Safety For All
Community Resources and Outreach
GCADV initiates contacts with community organizations in order to form relationships and collaborations around issues and projects impacting victims of domestic violence. Through this project, GCADV is involved with groups who address underserved populations and identify gaps in services areas.
This program that focuses on Deaf and Hard of Hearing domestic violence victims. GCADV is partnering with the Georgia Council for the Hearing Impaired (GACHI), the statewide organization providing services to the Deaf and Hard of Hearing and Tools for Life, Georgia’s Assistive Technology Act Program that operates out of Georgia Tech. The mission of the collaboration is to increase the capacity of domestic violence and disability professionals throughout Georgia to provide safe, comprehensive and responsive services for deaf, hard of hearing, deaf blind, and late deafened individuals experiencing domestic violence.
Statewide 24-Hour Toll-Free Domestic Violence Hotline
Georgia’s 24-Hour Domestic Violence Hotline is administered and marketed by GCADV to route calls to Georgia Certified shelters throughout the state.
The GCADV Economic Justice Program seeks to improve the economic well-being of survivors of domestic violence by building the capacity of member programs to address the economic needs of the victims they serve.
GCADV provides hundreds of technical assistance services to a wide variety of callers, such as executive directors, advocates, law enforcement, judges, faith-based programs, batterer intervention programs and others.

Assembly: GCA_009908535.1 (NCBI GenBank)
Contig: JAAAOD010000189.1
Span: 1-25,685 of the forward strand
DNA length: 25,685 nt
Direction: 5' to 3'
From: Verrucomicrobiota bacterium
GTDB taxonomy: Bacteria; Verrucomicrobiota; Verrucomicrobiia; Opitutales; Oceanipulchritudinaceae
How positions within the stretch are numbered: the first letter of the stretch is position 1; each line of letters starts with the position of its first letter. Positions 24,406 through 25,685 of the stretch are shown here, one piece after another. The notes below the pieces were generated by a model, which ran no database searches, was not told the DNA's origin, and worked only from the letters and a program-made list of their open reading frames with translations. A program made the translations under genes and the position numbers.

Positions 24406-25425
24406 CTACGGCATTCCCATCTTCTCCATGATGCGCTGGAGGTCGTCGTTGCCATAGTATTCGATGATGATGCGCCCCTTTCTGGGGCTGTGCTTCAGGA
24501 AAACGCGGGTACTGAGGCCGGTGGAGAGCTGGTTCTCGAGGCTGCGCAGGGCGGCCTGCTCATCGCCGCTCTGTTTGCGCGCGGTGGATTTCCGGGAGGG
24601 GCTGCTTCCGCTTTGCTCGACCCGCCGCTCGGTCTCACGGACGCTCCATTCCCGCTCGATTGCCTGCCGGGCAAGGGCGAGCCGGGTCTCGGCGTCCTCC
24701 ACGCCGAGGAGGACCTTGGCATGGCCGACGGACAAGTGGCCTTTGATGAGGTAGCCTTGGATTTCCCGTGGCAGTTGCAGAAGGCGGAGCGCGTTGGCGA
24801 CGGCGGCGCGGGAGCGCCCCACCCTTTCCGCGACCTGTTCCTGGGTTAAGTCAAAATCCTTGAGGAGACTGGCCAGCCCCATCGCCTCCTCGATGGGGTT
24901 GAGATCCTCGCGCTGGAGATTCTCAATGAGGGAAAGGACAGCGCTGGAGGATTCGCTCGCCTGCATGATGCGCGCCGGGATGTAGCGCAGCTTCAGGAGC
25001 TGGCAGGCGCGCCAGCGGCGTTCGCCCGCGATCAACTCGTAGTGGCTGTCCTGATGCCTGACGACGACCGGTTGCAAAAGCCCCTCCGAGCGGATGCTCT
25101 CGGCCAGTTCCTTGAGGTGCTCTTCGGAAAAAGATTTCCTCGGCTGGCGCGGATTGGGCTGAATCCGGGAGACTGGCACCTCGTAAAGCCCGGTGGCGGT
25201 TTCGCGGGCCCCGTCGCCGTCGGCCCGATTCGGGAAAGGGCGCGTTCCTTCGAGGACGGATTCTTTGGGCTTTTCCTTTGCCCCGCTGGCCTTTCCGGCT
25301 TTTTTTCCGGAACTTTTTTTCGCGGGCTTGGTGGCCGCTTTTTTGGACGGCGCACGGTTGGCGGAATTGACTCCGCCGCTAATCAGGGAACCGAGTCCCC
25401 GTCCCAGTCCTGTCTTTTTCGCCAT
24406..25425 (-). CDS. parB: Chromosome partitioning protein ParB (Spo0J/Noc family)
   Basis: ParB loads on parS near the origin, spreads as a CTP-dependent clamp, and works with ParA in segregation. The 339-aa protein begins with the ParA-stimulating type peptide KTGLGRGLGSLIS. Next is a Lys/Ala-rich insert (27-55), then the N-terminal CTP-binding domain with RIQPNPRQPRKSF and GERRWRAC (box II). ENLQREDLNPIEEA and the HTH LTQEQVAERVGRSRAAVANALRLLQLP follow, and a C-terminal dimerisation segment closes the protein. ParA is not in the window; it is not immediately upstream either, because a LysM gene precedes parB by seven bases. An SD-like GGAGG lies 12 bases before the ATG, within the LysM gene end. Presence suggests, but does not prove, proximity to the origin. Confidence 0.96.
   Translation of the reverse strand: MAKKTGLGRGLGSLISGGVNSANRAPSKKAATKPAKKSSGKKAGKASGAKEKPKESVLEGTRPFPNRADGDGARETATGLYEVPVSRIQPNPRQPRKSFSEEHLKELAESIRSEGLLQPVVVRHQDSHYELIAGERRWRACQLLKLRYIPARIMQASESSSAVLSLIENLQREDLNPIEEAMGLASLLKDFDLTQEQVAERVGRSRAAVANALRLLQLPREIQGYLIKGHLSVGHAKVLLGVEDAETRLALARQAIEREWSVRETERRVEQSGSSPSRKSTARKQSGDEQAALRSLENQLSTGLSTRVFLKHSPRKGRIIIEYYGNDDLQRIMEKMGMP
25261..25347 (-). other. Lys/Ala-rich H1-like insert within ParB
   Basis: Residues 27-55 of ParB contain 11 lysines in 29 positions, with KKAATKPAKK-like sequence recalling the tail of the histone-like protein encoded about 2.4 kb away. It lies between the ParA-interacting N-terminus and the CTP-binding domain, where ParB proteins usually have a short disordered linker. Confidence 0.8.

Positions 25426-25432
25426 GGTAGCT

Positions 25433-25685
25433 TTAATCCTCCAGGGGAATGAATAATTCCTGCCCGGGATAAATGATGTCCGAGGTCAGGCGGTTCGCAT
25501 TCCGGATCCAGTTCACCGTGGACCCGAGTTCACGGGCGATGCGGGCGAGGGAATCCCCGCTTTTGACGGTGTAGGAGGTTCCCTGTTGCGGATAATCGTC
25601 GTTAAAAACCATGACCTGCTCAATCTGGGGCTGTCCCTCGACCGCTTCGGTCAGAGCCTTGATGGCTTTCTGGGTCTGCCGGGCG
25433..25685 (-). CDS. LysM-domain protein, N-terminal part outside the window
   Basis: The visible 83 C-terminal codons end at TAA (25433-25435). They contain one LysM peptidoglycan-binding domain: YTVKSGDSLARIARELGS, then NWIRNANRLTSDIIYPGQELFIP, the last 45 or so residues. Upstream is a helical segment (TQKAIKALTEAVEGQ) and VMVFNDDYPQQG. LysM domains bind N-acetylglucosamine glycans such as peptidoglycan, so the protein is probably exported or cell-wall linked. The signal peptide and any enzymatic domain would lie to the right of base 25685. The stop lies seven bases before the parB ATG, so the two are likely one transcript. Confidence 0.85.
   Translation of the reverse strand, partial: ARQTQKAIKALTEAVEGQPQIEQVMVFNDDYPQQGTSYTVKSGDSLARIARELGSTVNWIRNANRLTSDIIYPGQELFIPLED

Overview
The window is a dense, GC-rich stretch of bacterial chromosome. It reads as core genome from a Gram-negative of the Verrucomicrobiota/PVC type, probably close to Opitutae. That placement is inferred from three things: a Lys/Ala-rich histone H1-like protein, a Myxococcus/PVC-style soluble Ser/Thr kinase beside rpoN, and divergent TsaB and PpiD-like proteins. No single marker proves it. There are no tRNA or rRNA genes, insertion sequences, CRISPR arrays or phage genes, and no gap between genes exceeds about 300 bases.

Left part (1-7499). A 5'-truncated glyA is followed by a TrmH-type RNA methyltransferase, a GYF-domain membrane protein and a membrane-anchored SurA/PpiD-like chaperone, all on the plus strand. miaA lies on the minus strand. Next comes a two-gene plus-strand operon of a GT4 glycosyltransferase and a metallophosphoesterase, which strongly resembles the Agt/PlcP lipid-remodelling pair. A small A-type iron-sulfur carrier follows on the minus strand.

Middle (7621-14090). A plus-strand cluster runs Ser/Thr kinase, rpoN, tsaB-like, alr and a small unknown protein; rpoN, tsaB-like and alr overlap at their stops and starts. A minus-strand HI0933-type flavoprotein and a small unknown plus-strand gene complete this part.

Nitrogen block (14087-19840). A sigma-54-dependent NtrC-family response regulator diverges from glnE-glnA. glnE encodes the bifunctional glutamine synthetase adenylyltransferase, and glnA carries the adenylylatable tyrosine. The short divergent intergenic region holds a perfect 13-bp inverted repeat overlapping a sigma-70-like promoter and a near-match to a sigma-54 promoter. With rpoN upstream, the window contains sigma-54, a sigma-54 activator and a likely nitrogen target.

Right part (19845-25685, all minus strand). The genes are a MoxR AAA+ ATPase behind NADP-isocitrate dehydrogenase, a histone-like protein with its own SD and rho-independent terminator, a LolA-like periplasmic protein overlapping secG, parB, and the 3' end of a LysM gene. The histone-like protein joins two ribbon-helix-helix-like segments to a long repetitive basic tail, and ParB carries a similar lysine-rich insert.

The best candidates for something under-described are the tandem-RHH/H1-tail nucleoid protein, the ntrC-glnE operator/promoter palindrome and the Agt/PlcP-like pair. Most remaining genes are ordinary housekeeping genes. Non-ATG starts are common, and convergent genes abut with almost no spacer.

GCADV provides both on-site training to domestic violence programs as well as web-based training. The web-based courses increase access to continuing education for advocates who cannot attend “live” trainings.
GCADV serves as the administrator for transitional housing projects at three domestic violence programs in Georgia. These programs offer an opportunity for those they serve to participate for two years in order to gain independence and self-sufficiency while having the support of program staff and services.
In Your Own Backyard
GCADV’s Communications oversees press relations, publications, website, social networking, marketing and the tracking of Georgia’s domestic violence homicides reported in the media. The Remember My Name list is published by GCADV annually during October’s National Domestic Violence Awareness Month to honor Georgia’s victims of domestic violence who have lost their lives.
The Fatality Review Project is a joint initiative of the Georgia Coalition Against Domestic Violence and the Georgia Commission on Family Violence. This project works with task forces throughout Georgia to facilitate a deep assessment of domestic violence fatalities and near fatalities in the communities in which they occurred in order to create systemic change that will prevent such deaths and near-fatalities in the future.
Legislative advocacy is used to educate and inform Georgia legislators. It helps legislators understand the layers and complexities of domestic violence, therefore enabling them to make informed decisions that can positively affect the safety of victims. GCADV impacts legislation and public policy through the creation and distribution of materials, in-person meetings, letter writing, emails, telephone contacts and public engagement campaigns such as Stop Violence Against Women Day which takes place annually at the Georgia Capitol.
Different than legislative advocacy, GCADV contracts with a lobbyist who is actively involved in the domestic violence movement. This lobbyist advocates with legislators for or against specific legislation that can positively or negatively impact victims of domestic violence, ensuring that victims are put into the equation when important issues are being decided at the legislative level.